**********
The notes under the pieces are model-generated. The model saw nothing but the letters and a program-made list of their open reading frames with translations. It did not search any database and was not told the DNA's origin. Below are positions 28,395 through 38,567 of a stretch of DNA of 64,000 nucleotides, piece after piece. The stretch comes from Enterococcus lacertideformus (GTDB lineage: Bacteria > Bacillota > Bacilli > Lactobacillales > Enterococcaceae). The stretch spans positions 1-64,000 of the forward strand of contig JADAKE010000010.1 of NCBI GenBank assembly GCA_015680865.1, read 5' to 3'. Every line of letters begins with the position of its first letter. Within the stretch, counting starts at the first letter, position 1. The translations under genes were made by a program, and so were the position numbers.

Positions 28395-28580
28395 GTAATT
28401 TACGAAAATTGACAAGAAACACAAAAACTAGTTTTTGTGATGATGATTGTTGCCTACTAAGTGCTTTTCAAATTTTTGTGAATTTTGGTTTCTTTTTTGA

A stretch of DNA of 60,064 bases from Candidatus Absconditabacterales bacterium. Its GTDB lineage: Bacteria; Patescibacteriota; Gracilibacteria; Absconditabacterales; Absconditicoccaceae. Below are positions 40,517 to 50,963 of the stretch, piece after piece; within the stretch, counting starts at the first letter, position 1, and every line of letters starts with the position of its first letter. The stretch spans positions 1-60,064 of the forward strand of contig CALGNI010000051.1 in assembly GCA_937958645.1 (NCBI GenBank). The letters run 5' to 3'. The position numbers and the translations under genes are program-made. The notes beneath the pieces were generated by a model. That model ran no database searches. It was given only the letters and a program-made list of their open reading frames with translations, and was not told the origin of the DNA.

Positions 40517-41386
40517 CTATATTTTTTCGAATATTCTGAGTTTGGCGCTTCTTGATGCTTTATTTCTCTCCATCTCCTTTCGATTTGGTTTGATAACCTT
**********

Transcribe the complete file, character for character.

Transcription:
The notes under the pieces are model-generated. The model saw nothing but the letters and a program-made list of their open reading frames with translations. It did not search any database and was not told the DNA's origin. Below are positions 28,395 through 38,567 of a stretch of DNA of 64,000 nucleotides, piece after piece. The stretch comes from Enterococcus lacertideformus (GTDB lineage: Bacteria > Bacillota > Bacilli > Lactobacillales > Enterococcaceae). The stretch spans positions 1-64,000 of the forward strand of contig JADAKE010000010.1 of NCBI GenBank assembly GCA_015680865.1, read 5' to 3'. Every line of letters begins with the position of its first letter. Within the stretch, counting starts at the first letter, position 1. The translations under genes were made by a program, and so were the position numbers.

Positions 28395-28580
28395 GTAATT
28401 TACGAAAATTGACAAGAAACACAAAAACTAGTTTTTGTGATGATGATTGTTGCCTACTAAGTGCTTTTCAAATTTTTGTGAATTTTGGTTTCTTTTTTGA

A stretch of DNA of 60,064 bases from Candidatus Absconditabacterales bacterium. Its GTDB lineage: Bacteria; Patescibacteriota; Gracilibacteria; Absconditabacterales; Absconditicoccaceae. Below are positions 40,517 to 50,963 of the stretch, piece after piece; within the stretch, counting starts at the first letter, position 1, and every line of letters starts with the position of its first letter. The stretch spans positions 1-60,064 of the forward strand of contig CALGNI010000051.1 in assembly GCA_937958645.1 (NCBI GenBank). The letters run 5' to 3'. The position numbers and the translations under genes are program-made. The notes beneath the pieces were generated by a model. That model ran no database searches. It was given only the letters and a program-made list of their open reading frames with translations, and was not told the origin of the DNA.

Positions 40517-41386
40517 CTATATTTTTTCGAATATTCTGAGTTTGGCGCTTCTTGATGCTTTATTTCTCTCCATCTCCTTTCGATTTGGTTTGATAACCTT